United States District Court, E.D. Tennessee, Knoxville
MEMORANDUM AND ORDER
H. BRUCE GUYTON, Magistrate Judge.
All pretrial motions in this case have been referred to the undersigned pursuant to 28 U.S.C. § 636(b) for disposition or report and recommendation regarding disposition by the District Court as may be appropriate. This case is before the Court pursuant to Defendant's Motion to Strike Paragraph 49 of the Second Amended Complaint Relating to Coach Pat Summitt [Doc. 41], filed on June 19, 2014. Plaintiffs filed their Opposition to Defendant's Motion to Strike Paragraph 49 of the Second Amended Complaint, [Doc. 49], on July 3, 2014. The Defendant filed its Reply on July 10, 2014. [Doc. 50].
Plaintiffs filed this action on October 11, 2012. [Doc. 1]. Plaintiffs filed a Motion for Second Amended Complaint on May 30, 2014, and attached the Second Amended Complaint as exhibit thereto. [Doc. 38]. The Second Amended Complaint was filed on June 30, 2014, alleging gender discrimination and retaliatory terminations in violation of Title VII of the Civil Rights Act of 1964, 42 U.S.C. § 2000e(2), Title IX of the Education Amendments of 1972, 20 U.S.C. § 1681, and the Equal Pay Act of 1963, 29 U.S.C. § 206(d) against Defendant University of Tennessee-Knoxville. [Doc. 47]. Plaintiffs were employed by Defendant in the University of Tennessee Women's Athletic Department and allege that they were either terminated or demoted during consolidation of the Men's and Women's Athletic Departments because of their gender or association with women's sports.
In Plaintiff's Second Amended Complaint, Paragraph 49 provides as follows:
As part of the consolidation and RIF, Mr. Hart also forced Coach Pat Summitt into an involuntary early retirement. In so doing, UT and Mr. Hart eliminated one of the most prominent and influential leaders in the history of NCAA women's intercollegiate athletics, who was perhaps the only woman at UT with the standing and influence to challenge or oppose the actions of UT and Mr. Hart.
[Doc 47 at 17].
Defendant, University of Tennessee, filed a motion to strike this paragraph pursuant to Federal Rule of Civil Procedure ("FRCP") 12(f) as immaterial, impertinent, and scandalous.
II. POSITIONS OF THE PARTIES
The Defendant argues that the Court should strike this paragraph because it is clearly false, highly prejudicial, immaterial, and scandalous. Primarily, Defendant argues that this allegation is false and any evidence to the contrary would be inadmissible. In defense of this claim, Defendant relies on Coach Summitt's statements and sworn declarations by the following: Coach Summitt's son, Tyler Summitt, Chancellor Jimmy G. Cheek, Dave Hart, Vice Chancellor and Director of Athletics, Margie Nichols, Vice Chancellor for Communications, and Katie Wynn, Coach Summitt's Administrative Assistant. [See Doc. 41-1-5]. Defendant asserts that these declarations establish that Coach Summitt was not forced into retirement and that any confusion regarding the basis for that decision was clarified and set forth in writing. In light of the alleged falsity of the claim alleged in Paragraph 49, Defendant argues that the Plaintiffs' "only purpose" for including Paragraph 49 is to "inflame passions against Mr. Hart and the University and to thereby unduly prejudice the University by means of negative press coverage." [Doc. 42 at 20-21].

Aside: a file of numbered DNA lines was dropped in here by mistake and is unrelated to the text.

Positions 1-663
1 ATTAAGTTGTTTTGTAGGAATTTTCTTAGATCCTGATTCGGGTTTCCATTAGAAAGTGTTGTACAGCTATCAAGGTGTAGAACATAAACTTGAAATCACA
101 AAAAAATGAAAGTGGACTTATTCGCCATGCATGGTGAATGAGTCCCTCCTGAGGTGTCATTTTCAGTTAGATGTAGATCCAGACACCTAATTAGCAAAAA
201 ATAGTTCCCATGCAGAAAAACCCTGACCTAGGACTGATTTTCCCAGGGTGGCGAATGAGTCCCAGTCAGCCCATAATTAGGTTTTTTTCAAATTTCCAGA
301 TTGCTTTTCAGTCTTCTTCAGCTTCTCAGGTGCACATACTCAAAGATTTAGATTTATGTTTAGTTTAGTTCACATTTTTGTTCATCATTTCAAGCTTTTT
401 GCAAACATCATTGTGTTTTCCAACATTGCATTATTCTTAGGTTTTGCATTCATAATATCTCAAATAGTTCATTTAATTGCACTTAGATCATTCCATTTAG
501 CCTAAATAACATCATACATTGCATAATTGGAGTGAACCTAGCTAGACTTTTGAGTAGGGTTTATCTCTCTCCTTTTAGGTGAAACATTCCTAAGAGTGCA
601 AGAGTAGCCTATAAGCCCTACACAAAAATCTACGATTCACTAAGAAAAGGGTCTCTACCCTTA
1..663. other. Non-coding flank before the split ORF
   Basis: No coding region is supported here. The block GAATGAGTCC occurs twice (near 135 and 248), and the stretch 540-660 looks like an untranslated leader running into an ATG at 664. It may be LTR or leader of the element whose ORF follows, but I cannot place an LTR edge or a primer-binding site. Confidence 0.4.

Defendant further argues that the allegation set forth in Paragraph 49 is irrelevant to the Plaintiffs' claims. Defendant explains that the Plaintiffs' case concerns gender-based wage discrimination and retaliation claims and that Coach Summitt's decision to retire has no bearing on such issues. Defendant argues that this allegation would not only prejudice the University, but also Coach Summitt, who remains employed as Head Coach Emeritus at the University of Tennessee.
Plaintiffs respond that Paragraph 49 is relevant to the Plaintiffs' claims, alleging that Coach Summitt's treatment evidences a pattern of gender discrimination by the Defendant. Plaintiffs argue that Mr. Hart wished to remove Coach Summitt from her position for discriminatory reasons and that she was forced to retire as a result. Plaintiffs contend that the alleged falsity of the claim is not grounds to strike per FRCP 12(f), and that the allegation is not immaterial or impertinent, as Coach Summitt was strategically forced to retire in order to remove her as "roadblock to the demotion or firing of women or men associated with women's sports[.]" [Doc 49 at 11]. Plaintiffs argue that the allegation set forth in Paragraph 49 is not scandalous because it does not cast Coach Summitt in a negative light but instead praises her character. Finally, Plaintiffs argue that the Defendant's motion is baseless because it declined to file a similar motion in the case of Jennings v. University of Tennessee and Hart; 3:12-CV-507. Plaintiffs contend that Jennings alleged gender discrimination and referred to Coach Summitt's retirement as a source of proof of such discrimination. Because Defendant declined to file a motion to strike in that case, Plaintiffs argue that Defendant does not truly believe that Paragraph 49 is immaterial, impertinent, or scandalous.
Federal Rule of Civil Procedure 12(f) provides that a court "may strike from a pleading an insufficient defense or any redundant, immaterial, impertinent, or scandalous matter." However, to strike a portion of a complaint "should be sparingly used by the courts, ' because it is a drastic remedy to be resorted to only when... the pleading to be stricken has no possible relation to the controversy.' Felts v. Cleveland Hous. Auth. , 821 F.Supp.2d ...